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J Biochem Mol Toxicol. 1999;13(6):338-47.

The antidepressants imipramine, clomipramine, and citalopram induce apoptosis in human acute myeloid leukemia HL-60 cells via caspase-3 activation.

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Department of Biochemistry, Wallenberg Laboratory, Stockholm University, Sweden.


Some widely used antidepressants such as imipramine, clomipramine, and citalopram have been found to possess antineoplastic effects. In the present study, these compounds were found to induce apoptotic cell death in human acute myeloid leukemia HL-60 cells. Apoptosis induced by the antidepressants was identified by electron microscopy and conventional agarose gel electrophoresis and was quantitated by propodium iodide staining and the terminal deoxynucleotidyl transferase-mediated dUTP nick end labeling (TUNEL) via flow cytometry. Treatment with apoptosis-inducing concentrations of the antidepressants (80 microM imipramine, 35 microM clomipramine, or 220 microM citalopram) caused induction of caspase-3/caspase-3-like activity, which was monitored by the cleavage of poly(ADP-ribose) polymerase (PARP), the loss of the 32 kD caspase-3 (CPP32) precursor, and the cleavage of the fluorescent CPP32-like substrate PhiPhiLux. Pretreatment with a potent caspase inhibitor benzyloxycarbonyl-Val-Ala-Asp-fluoromethyl-ketone (zVAD-fmk) inhibited antidepressant-induced CPP32/CPP32-like activity and apoptosis. Furthermore, activation of caspase induced by the antidepressants was preceded by the hypergeneration of intracellular reactive oxygen species (ROS). These results suggested that the antidepressants may induce apoptosis via a caspase-3-dependent pathway, and induction of apoptosis by the antidepressants may provide a clue for the mechanism of their antineoplastic effects.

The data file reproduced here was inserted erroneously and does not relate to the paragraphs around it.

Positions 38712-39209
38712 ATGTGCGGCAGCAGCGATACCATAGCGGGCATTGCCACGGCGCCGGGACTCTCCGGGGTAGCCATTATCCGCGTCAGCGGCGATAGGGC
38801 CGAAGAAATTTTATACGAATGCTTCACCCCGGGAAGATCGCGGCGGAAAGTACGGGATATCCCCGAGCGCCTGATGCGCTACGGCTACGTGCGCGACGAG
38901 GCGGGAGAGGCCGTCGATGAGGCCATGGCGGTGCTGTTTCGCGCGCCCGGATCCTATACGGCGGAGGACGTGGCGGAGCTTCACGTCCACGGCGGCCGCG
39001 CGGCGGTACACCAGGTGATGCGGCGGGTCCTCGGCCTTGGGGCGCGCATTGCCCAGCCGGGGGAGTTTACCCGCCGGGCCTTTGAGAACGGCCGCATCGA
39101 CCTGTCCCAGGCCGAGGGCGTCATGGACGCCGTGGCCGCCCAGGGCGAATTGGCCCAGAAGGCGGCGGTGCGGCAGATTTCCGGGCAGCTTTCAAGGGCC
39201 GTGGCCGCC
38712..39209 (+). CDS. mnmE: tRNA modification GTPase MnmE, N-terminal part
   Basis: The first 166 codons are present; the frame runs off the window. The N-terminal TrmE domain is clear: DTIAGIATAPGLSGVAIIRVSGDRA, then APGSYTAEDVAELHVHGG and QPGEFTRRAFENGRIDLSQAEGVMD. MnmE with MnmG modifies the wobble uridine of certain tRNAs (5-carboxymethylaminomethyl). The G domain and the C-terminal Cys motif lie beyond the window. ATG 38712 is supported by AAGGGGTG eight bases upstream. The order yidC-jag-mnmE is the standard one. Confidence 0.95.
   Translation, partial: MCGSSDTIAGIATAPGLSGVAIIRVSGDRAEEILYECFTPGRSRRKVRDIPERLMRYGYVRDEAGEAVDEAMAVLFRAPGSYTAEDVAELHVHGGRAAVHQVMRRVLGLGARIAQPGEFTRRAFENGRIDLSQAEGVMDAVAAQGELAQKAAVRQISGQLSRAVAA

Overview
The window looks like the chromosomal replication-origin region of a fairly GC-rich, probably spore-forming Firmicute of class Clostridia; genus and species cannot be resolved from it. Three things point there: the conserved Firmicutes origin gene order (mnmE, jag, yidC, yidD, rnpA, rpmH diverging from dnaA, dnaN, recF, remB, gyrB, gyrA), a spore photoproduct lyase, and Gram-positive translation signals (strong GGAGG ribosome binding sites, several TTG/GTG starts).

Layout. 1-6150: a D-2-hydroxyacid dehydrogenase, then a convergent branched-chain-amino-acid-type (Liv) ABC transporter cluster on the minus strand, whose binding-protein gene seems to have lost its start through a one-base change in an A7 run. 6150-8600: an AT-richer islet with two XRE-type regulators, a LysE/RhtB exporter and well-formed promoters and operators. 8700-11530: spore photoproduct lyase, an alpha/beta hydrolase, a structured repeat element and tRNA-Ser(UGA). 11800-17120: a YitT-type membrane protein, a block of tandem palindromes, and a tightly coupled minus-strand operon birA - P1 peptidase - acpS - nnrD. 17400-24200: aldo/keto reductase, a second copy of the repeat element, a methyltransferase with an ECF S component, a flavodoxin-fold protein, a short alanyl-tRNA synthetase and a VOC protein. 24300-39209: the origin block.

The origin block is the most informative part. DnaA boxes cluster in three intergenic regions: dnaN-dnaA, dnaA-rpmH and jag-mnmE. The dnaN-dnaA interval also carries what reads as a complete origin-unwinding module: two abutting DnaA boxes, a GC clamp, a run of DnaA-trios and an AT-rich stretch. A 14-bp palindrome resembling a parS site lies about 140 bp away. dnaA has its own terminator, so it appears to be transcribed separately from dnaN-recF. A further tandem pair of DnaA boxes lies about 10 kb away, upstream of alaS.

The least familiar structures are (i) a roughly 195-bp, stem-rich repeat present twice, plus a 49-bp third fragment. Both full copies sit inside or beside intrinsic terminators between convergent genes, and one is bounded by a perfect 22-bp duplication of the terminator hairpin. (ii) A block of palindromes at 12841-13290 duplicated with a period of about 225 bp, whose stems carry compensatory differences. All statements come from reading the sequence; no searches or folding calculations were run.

[Indexed for MEDLINE]

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